Module Details

The information contained in this module specification was correct at the time of publication but may be subject to change, either during the session because of unforeseen circumstances, or following review of the module at the end of the session. Queries about the module should be directed to the member of staff with responsibility for the module.
Code CHEM340
Coordinator Dr RP Bonar-Law
Year CATS Level Semester CATS Value
Session 2016-17 Level 6 FHEQ Whole Session 30

Pre-requisites before taking this module (or general academic requirements):

CHEM214; CHEM231; CHEM245; CHEM280; CHEM246; CHEM260 Completion of year 2 of an MChem Chemistry programme  


The overall aim of this module is to consolidate and extend second year knowledge of Organic, Inorganic and Physical chemistry.

Organic: Year 2 synthetic chemistry is extended to cover pericylic reactions, rearrangements and fragmentations, radical reactions and synthesis of alkenes. Basic concepts and techniques of physical organic chemistry are explained concurrently, including free energy diagrams and kinetic analysis of common mechanisms.

Inorganic: Year 2 inorganic chemistry is extended to explain the mechanisms by which transition metal complexes exchange ligands, how they participate in redox reactions, and the chemistry of me tal-alkyl, metal-alkene, metal-aryl, metal-alkyne and metal-carbene bonds. In the second strand of the course the structures of solid state materials are introduced including the use of diffraction data, how electrons behave in extended structures, the distinction between metals and insulators, and the behaviour of doped semiconductors.

Physical: To demonstrate the relationship between microscopic and macroscopic models for physical chemical phenomena and the physical chemistry of electrochemical cells, surfactants and colloids.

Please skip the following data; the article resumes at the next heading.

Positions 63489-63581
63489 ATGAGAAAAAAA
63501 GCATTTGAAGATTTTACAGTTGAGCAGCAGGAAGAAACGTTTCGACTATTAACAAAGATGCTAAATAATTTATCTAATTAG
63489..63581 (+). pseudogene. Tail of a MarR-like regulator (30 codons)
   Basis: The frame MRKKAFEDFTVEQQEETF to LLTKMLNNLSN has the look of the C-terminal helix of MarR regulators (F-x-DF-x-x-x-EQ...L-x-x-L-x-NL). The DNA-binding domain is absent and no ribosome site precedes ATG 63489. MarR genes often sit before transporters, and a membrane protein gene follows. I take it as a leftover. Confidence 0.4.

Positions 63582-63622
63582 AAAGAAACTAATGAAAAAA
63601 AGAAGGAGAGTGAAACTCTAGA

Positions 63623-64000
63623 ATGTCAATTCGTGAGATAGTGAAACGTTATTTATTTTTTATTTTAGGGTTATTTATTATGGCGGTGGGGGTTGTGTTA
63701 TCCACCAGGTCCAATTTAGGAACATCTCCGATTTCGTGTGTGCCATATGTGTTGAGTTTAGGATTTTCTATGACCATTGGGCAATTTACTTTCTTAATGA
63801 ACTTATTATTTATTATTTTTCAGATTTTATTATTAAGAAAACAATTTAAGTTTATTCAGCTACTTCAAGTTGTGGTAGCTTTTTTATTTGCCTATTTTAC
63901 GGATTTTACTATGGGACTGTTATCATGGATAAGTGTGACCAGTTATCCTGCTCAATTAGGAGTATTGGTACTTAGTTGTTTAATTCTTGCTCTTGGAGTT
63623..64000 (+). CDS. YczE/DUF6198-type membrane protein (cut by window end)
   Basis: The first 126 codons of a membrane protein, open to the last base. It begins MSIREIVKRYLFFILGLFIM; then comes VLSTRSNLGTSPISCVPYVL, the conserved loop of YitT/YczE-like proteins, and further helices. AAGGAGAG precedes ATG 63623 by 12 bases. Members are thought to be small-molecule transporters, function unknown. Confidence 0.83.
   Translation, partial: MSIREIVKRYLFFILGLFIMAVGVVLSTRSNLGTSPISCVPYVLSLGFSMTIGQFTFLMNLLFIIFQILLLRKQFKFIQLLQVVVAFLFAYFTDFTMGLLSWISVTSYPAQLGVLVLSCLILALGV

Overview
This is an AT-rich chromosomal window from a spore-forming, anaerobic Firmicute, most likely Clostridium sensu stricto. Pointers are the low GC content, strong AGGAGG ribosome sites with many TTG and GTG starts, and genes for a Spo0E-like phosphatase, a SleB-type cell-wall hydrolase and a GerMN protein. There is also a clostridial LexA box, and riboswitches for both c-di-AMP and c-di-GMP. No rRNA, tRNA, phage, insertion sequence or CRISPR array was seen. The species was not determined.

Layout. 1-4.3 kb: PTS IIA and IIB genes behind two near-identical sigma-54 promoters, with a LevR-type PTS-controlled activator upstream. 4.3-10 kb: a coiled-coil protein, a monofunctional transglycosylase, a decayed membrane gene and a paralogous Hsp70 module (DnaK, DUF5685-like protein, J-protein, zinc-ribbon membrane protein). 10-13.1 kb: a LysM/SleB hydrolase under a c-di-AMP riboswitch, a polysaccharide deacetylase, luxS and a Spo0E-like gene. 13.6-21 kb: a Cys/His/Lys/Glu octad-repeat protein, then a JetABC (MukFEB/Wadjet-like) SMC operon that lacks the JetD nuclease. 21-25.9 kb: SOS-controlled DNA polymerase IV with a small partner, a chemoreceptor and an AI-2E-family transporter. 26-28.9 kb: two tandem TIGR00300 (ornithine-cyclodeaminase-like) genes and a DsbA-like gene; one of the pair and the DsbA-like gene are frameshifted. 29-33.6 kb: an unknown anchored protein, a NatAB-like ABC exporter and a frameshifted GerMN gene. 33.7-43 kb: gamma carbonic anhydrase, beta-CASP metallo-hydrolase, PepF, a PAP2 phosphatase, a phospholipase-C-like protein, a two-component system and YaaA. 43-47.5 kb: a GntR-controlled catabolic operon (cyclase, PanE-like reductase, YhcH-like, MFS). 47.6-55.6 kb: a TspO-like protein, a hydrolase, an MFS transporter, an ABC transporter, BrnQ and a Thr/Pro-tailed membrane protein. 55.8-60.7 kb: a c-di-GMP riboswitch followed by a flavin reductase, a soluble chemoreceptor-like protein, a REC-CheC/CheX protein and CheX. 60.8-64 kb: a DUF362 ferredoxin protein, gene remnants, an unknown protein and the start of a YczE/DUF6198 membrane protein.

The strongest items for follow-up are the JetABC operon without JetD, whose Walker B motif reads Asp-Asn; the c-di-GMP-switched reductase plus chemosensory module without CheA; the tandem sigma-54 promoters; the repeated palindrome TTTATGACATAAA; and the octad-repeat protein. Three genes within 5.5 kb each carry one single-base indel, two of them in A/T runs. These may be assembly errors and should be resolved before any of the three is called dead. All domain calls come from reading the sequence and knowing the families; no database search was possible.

Learning Outcomes


Organic learning outcomes:  

  • Demonstrate a good understanding of the core synthetic reactions covered and their mechanisms.
  • Be able to deduce mechanisms on the basis of kinetic and other evidence.
Inorganic learning outcomes:
  • Demonstrate an understanding of the role of ligand field and other factors in determining how metal complexes undergo ligand exchange, and how they undergo electron transfer.
  • Appreciate the bonding of different organic fragments to transition metals and how a variety of physical measurements can be used to substantiate these ideas.
  • Demonstrate an understandin g of the concepts of infinite solids and their diffraction of X-rays
  • Appreciate the factors affecting the electronic properties of solids.
Physical learning outcomes:
  • Understand how macroscopic physical properties of a system are related to microscopic properties of molecules.
  • Understand how to derive thermodynamic variables from the energy leve ls available to a set of particles (molecules, electrons, photons).
  • Have an understanding of the physical chemistry of ideal and real electrochemical cells.
  • Have an understanding of the physical chemistry of surfactants and colloids;
  • Be able to apply their knowledge of physical chemistry to solve unseen problems.

Teaching and Learning Strategies




Organic synthesis and reactions (Greeves,13 lectures)

  • Pericyclic reactions 1: cycloadditions
  • Pericyclic reactions 2: Sigmatropic and electrocyclic reactions
  • Rearrangements and Fragmentations
  • Radical reactions
  • Synthesis of alkenes - controlling double bond geometry

Organic Mechanisms (Bonar-Law, 8 lectures)

  • Rates, equilibria and free energy diagrams
  • Kinetics for multistep reactions
  • Revision of nucleophilic substitution at saturated carbon
  • Elimination m echanisms
  • Addition mechanisms
  • Nucleophilic substitution at carbonyls


Organometallic Compounds Containing Metal -Carbon Bonds with σ - and/or π -bonds (Iggo, 10 lectures)

  • Revision and extension of Year 2 material including electron counting systems, CO, PR3 and H complexes. H2 complexes